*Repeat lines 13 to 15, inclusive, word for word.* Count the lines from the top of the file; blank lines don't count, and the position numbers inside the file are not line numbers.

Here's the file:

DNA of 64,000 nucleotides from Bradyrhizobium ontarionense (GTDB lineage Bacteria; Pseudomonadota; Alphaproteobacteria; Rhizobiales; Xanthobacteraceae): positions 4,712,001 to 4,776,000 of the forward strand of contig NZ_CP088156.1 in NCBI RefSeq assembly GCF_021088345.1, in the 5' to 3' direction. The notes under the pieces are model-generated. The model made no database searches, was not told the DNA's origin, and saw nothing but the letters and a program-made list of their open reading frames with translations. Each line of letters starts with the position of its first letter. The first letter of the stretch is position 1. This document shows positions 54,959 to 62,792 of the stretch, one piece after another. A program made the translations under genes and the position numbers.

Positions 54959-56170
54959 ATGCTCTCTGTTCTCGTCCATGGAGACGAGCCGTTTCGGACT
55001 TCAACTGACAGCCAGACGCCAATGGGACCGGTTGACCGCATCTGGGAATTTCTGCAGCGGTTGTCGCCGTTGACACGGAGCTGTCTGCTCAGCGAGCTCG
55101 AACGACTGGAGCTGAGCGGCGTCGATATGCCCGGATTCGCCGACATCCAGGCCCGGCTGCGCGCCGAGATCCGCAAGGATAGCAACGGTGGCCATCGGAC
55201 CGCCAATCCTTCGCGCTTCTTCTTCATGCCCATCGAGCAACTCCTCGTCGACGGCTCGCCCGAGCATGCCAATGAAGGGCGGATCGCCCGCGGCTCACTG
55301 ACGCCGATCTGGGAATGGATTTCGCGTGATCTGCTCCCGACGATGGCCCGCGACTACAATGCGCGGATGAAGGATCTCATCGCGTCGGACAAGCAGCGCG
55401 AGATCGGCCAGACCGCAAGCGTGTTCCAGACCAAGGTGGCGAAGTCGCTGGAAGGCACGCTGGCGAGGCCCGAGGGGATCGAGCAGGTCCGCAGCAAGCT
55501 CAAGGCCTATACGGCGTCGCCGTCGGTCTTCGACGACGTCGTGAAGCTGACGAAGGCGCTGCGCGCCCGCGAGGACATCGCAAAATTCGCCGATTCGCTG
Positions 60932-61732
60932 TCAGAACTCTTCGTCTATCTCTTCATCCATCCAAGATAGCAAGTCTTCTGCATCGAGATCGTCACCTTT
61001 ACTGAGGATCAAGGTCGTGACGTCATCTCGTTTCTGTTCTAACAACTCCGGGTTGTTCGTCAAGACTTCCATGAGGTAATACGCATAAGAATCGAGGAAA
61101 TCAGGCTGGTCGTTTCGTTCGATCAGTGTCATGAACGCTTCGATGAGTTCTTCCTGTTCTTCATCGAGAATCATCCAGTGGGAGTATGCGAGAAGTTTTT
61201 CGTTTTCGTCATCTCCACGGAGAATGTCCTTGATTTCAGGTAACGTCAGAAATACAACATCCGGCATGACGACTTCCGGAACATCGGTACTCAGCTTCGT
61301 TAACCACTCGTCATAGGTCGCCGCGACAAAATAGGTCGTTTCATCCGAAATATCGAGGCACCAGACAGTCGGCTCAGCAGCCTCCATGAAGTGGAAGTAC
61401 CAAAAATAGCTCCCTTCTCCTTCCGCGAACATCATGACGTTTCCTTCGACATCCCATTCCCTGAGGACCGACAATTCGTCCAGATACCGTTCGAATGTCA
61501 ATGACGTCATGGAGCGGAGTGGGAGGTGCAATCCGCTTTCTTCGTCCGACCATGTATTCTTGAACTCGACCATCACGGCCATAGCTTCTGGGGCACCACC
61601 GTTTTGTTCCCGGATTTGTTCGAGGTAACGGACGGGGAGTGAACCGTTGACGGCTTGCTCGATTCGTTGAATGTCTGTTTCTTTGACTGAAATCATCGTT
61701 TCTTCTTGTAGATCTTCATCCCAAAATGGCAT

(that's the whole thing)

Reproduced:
61101 TCAGGCTGGTCGTTTCGTTCGATCAGTGTCATGAACGCTTCGATGAGTTCTTCCTGTTCTTCATCGAGAATCATCCAGTGGGAGTATGCGAGAAGTTTTT
61201 CGTTTTCGTCATCTCCACGGAGAATGTCCTTGATTTCAGGTAACGTCAGAAATACAACATCCGGCATGACGACTTCCGGAACATCGGTACTCAGCTTCGT
61301 TAACCACTCGTCATAGGTCGCCGCGACAAAATAGGTCGTTTCATCCGAAATATCGAGGCACCAGACAGTCGGCTCAGCAGCCTCCATGAAGTGGAAGTAC